Comet ISON didn't live up to its advance billing as the "Comet of the Century," but photographers still managed to turn the broken-up snowball into a star.
The evidence of that can be seen in the award winners from an ISON photo contest sponsored by the National Science Foundation's Division of Astronomical Sciences, Astronomy magazine and Discover magazine.
Skywatchers hoped the comet would turn into a stunner after last November's close encounter with the sun, but instead it fizzled away to nearly nothing. Almost all of the pictures entered in the contest were taken before the encounter.
Damian Peach / NSF
British photographer Damian Peach won first place in the "Through-the-Scope" category for his photo of Comet ISON, titled "Broom Star."
The first-place winners included Atish Aman of Delhi, India, in the "Cameras and Tripods" category; Ohio's John Chumack in the "Piggyback Cameras" category; and Britain's Damian Peach in the "Through-the-Scope" category. Website visitors voted in Portugal's Eric Cardoso as the "People's Choice" winner.
Prizes of up to $2,500 were awarded over the weekend at the Northeast Astronomy Forum in Suffern, N.Y. To see all seven of the top photos, check out NSF's website — or get your hands on Astronomy's June issue.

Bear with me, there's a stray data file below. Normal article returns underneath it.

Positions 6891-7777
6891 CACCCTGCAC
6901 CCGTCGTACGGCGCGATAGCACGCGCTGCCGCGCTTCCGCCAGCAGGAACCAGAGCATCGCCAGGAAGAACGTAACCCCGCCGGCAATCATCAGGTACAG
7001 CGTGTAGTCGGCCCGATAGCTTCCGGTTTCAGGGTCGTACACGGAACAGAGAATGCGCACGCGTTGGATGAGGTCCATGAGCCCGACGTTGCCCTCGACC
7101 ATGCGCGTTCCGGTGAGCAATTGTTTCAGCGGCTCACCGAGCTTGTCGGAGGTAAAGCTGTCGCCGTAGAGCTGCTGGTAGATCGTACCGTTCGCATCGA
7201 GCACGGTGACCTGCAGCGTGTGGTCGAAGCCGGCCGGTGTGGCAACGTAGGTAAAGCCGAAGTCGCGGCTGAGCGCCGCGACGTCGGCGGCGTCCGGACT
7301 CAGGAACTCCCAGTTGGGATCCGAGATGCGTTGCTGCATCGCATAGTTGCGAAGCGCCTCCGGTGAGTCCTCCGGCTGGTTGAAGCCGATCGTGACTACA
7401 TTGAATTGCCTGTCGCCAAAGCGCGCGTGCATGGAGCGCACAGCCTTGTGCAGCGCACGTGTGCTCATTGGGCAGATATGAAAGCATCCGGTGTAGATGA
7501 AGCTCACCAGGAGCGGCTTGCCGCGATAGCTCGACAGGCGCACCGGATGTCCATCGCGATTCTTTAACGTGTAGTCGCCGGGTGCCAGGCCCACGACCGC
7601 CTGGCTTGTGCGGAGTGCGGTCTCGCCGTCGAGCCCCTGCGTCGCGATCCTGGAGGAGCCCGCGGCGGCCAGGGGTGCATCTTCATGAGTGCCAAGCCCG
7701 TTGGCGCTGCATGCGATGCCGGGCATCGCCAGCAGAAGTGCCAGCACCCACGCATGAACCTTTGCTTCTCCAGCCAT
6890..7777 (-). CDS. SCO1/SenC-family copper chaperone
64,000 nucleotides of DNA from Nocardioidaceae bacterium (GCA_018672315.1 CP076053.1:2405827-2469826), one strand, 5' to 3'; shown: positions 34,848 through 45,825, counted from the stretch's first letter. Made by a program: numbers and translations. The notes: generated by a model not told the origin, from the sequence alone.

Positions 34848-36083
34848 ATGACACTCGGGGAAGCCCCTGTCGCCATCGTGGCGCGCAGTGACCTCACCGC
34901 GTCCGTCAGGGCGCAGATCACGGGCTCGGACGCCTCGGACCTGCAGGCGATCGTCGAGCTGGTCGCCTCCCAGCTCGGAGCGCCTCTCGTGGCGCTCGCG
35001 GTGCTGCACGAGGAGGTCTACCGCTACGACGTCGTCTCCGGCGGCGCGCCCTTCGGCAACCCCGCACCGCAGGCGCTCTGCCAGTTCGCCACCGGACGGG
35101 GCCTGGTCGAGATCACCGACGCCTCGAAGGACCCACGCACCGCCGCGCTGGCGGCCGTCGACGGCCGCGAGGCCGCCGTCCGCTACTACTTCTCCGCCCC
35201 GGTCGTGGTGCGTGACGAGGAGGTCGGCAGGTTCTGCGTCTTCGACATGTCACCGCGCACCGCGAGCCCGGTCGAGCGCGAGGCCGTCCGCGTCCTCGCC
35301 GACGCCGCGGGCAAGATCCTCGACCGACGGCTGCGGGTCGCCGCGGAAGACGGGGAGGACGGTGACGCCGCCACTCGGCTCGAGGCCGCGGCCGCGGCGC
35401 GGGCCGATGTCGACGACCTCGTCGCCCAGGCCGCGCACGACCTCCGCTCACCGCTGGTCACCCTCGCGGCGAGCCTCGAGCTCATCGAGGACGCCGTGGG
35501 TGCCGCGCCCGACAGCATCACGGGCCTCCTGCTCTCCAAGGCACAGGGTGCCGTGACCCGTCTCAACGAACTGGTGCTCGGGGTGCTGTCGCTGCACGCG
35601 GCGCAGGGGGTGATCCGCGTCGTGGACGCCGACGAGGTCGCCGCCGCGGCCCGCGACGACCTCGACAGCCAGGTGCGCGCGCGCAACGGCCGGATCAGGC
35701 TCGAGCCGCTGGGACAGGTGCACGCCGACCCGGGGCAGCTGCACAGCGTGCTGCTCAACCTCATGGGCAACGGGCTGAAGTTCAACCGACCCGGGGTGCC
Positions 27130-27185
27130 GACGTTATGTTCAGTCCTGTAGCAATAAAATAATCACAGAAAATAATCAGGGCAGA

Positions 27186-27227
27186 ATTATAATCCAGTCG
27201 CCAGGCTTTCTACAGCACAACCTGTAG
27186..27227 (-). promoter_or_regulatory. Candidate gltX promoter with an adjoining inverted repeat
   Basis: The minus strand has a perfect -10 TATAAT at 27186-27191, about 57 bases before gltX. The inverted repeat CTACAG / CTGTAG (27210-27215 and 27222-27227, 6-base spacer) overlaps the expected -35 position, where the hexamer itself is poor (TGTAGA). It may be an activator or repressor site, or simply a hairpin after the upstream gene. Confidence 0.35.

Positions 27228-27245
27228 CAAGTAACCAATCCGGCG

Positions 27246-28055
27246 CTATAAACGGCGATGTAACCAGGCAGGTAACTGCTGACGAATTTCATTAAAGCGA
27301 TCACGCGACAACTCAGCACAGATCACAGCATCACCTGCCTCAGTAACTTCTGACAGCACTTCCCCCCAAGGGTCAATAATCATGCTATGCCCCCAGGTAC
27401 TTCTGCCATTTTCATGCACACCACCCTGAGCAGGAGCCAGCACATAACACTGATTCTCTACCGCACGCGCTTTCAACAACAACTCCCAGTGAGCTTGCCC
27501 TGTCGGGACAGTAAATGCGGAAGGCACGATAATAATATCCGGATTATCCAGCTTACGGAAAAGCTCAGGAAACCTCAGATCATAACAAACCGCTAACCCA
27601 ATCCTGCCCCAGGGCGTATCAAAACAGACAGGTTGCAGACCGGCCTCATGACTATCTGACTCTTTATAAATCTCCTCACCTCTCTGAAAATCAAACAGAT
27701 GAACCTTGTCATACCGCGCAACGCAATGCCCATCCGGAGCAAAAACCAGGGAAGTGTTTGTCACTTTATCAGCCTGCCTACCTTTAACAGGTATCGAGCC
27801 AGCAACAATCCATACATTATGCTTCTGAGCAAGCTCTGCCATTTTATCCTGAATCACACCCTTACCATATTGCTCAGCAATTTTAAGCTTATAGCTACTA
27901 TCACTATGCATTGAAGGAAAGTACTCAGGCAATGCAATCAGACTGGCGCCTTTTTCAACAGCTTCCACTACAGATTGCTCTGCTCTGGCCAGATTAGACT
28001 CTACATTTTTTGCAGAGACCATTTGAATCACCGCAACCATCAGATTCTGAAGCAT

First published April 14 2014, 6:58 PM
Alan Boyle is the science editor for NBC News Digital. He joined MSNBC.com at its inception in July 1996, and took on the science role in July 1997 with the landing of NASA's Mars Pathfinder probe. Boyle is responsible for coverage of science and space for NBCNews.com.
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Boyle joined NBCNews.com from the Seattle Post-Intelligencer, where he was the foreign desk editor from 1987 to 1996. Boyle has won awards for science journalism from numerous organizations, including the National Academies, the American Association for the Advancement of Science and the National Association of Science Writers. Boyle is the author of "The Case for Pluto: How a Little Planet Made a Big Difference." He lives in Bellevue, Wash.